Vicki Forman: Before winning the prize, the book had been subject to more than a few difficult rejections. As with all heartbreaking rejections, many cited the impressive language, craft and storytelling, but concluded that the story itself might be too painful for most readers. I knew the story was tough, but from my perspective, I felt there was a kind of complexity and depth to the story that carried the reader beyond the painful elements. When Tom Bissell chose the book, my sense was that it was, in fact, the story that pulled him in and carried him along, partly because it was tough but primarily because it was also complex.
What has been
the most positive result of having won the Bakeless Prize?
Leslie Harrison: Well, there is the obvious positive result, which is that I have a book! Beyond that, there is a weird intangible quality to having won. Before your book gets taken, you—if you are like me—think about it a lot. You want it to happen. You wish and hope and send the manuscript out. You pay the contest fees and the postage. Then it did happen and I was really excited. Just beside myself with joy. And disbelief. I tried to convince Michael Collier [Bread Loaf Writers' Conference director and poetry editor of Houghton Mifflin Harcourt] that he should call me up every day for awhile and reassure me that it was true. He—very politely—declined, but did send, almost instantly, a letter confirming that the book had indeed won, so I could refer to that when in doubt.
But I still had to go to work and do laundry and shovel snow, and then I got that itch that means a new poem is bubbling away somewhere, and I realized that almost nothing had changed about my life. Winning was not going to make me thinner, better looking, smarter, more talented, or—given that I am a poet—substantially richer. But that one change, it was pretty remarkable. It was a huge vote of confidence in the work: a poet whose work I admire saying, "yes," a legendary publishing house saying, "yes," a storied writing conference also saying, "yes—we believe in this project." And because all those people believe in the book, the poems have the chance to find for themselves an audience—people to whom they will speak, and maybe even matter.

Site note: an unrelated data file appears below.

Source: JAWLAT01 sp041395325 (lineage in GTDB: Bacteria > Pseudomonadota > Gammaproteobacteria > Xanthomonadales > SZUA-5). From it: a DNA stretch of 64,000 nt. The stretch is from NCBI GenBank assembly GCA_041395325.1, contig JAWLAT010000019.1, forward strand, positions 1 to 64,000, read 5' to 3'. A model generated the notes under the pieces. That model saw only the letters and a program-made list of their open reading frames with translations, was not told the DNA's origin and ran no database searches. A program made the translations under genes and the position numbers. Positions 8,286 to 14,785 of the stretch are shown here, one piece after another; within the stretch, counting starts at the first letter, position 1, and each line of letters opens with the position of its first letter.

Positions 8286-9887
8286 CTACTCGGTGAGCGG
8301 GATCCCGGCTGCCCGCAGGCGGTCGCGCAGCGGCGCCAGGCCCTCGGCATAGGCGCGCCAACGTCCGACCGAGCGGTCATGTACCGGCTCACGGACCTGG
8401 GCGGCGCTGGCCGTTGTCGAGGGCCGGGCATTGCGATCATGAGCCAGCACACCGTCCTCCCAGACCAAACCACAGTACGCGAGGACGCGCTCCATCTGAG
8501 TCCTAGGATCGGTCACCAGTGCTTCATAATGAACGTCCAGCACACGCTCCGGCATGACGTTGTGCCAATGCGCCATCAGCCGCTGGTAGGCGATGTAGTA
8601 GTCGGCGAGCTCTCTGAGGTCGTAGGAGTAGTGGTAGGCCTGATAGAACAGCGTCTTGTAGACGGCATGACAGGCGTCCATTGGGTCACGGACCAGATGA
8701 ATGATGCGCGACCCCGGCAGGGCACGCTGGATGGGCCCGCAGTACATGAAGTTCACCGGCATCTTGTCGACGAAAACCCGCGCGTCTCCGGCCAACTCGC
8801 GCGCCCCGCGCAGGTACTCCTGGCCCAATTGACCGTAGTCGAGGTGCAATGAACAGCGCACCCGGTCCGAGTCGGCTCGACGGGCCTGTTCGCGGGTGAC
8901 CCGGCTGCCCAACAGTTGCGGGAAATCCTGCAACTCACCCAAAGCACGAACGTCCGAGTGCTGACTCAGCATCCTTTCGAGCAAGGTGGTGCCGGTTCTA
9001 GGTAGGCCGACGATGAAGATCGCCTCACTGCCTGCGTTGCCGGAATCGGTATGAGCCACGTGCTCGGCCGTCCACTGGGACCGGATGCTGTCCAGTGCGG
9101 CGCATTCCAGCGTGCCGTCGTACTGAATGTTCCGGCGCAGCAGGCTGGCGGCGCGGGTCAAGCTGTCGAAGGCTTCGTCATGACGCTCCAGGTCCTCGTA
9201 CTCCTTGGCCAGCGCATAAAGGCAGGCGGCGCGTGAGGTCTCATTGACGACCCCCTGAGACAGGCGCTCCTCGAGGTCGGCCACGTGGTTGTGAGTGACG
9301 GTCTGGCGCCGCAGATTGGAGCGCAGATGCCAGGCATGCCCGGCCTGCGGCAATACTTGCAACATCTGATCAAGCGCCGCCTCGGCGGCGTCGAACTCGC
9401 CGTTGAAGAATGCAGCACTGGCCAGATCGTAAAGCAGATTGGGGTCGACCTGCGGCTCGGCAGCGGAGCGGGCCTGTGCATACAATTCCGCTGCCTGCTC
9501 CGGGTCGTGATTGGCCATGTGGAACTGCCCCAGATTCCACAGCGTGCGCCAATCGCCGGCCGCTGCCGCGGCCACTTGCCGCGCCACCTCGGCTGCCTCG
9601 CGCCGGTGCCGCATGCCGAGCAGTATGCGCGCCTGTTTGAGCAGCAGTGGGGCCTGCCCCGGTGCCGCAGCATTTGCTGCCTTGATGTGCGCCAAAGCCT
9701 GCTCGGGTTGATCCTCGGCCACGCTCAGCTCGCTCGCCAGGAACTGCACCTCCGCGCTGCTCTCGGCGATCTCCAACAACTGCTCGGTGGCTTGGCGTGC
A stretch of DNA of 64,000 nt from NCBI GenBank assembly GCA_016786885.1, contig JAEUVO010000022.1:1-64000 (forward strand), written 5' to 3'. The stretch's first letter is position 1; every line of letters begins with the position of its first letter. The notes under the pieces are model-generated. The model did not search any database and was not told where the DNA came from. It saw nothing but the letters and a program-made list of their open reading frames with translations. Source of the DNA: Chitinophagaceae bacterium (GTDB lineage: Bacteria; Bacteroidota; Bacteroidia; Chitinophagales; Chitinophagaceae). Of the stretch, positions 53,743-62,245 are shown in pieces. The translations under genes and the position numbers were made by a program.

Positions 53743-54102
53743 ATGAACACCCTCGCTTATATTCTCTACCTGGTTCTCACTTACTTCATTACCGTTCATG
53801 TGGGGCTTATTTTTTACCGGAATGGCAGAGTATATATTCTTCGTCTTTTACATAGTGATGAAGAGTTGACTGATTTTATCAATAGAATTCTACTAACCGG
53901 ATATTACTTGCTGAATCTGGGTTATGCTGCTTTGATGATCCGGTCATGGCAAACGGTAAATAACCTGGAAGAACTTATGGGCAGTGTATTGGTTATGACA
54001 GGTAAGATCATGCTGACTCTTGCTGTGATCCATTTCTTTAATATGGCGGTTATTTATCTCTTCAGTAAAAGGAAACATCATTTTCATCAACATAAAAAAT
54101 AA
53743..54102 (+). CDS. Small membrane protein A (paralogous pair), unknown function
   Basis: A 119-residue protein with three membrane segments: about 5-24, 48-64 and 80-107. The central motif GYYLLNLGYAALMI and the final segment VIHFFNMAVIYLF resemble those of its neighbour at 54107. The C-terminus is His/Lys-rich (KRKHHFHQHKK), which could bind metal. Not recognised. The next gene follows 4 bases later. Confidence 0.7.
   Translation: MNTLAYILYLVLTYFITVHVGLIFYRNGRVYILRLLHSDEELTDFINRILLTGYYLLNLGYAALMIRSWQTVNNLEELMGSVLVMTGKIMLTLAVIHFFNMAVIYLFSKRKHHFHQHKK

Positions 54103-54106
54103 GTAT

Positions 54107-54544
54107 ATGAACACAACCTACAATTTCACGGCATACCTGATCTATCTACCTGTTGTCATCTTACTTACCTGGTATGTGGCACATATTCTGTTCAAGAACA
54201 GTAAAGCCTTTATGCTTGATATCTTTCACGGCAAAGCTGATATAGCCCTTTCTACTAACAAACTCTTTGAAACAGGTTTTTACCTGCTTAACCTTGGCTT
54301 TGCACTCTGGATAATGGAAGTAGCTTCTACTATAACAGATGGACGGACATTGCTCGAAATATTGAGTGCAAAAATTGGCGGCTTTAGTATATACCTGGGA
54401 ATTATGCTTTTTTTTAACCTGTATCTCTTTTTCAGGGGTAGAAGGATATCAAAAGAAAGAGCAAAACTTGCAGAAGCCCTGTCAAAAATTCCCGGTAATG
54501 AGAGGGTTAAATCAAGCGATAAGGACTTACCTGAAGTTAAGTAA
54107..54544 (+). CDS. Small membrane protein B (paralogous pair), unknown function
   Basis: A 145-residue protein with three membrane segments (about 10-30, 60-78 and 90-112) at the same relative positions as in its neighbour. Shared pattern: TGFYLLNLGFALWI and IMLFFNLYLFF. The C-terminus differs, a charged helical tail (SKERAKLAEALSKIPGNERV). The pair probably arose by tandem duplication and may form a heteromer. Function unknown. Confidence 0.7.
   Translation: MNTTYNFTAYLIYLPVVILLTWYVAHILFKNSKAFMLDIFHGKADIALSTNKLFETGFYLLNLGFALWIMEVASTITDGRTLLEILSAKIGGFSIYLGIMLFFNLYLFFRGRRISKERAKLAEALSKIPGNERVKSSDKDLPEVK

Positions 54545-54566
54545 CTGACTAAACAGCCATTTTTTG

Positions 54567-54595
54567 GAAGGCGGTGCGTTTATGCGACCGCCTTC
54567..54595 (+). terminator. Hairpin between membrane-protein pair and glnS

How has the process of writing and publishing the first book informed your approach to working on subsequent projects?
Horack: I feel like, to have any real chance of winning most contests, you typically have to submit a polished, compelling, and—almost—fully realized manuscript. However, outside of the contest world, I think many fiction writers approach editors and agents too early in the process, before their work is truly ready to be pitched, and thus they never really give their own manuscript a chance to be well-received. So I suppose this experience has taught me to "work up" every writing project like it is going to be submitted to the judge of a contest—and indeed, for all intents and purposes, that’s exactly what’s going to happen, whether that "judge" be an agent, an editor, or Antonya Nelson.
Of course, I think there are also many writers who hold on to their work for way too long, so it's important to strike the right balance.
Forman: To me, getting a first book published is like cracking a code. Until this work was in print, I wasn't sure I'd be able to continue writing about my son, which meant writing about disability, the way it's perceived and its daily realities. I knew I still had stories to tell in this regard, but I didn't know if those stories would ever reach an audience. Now that the book is published, I've given myself more permission to continue with those threads, and see where they take me.
Do you have a piece of advice for writers preparing to submit book manuscripts for publication, particularly those looking to enter a first book competition as you did?
Harrison: I would say that you need to believe in your work enough to send it out. Be as honest as you can about making sure your manuscript is your best work and is the best you can do and then try not to think about it while it is out in the world. Write good poems. Give the craft everything you have and then keep trying. Read everything you can. Don't panic. Keep writing.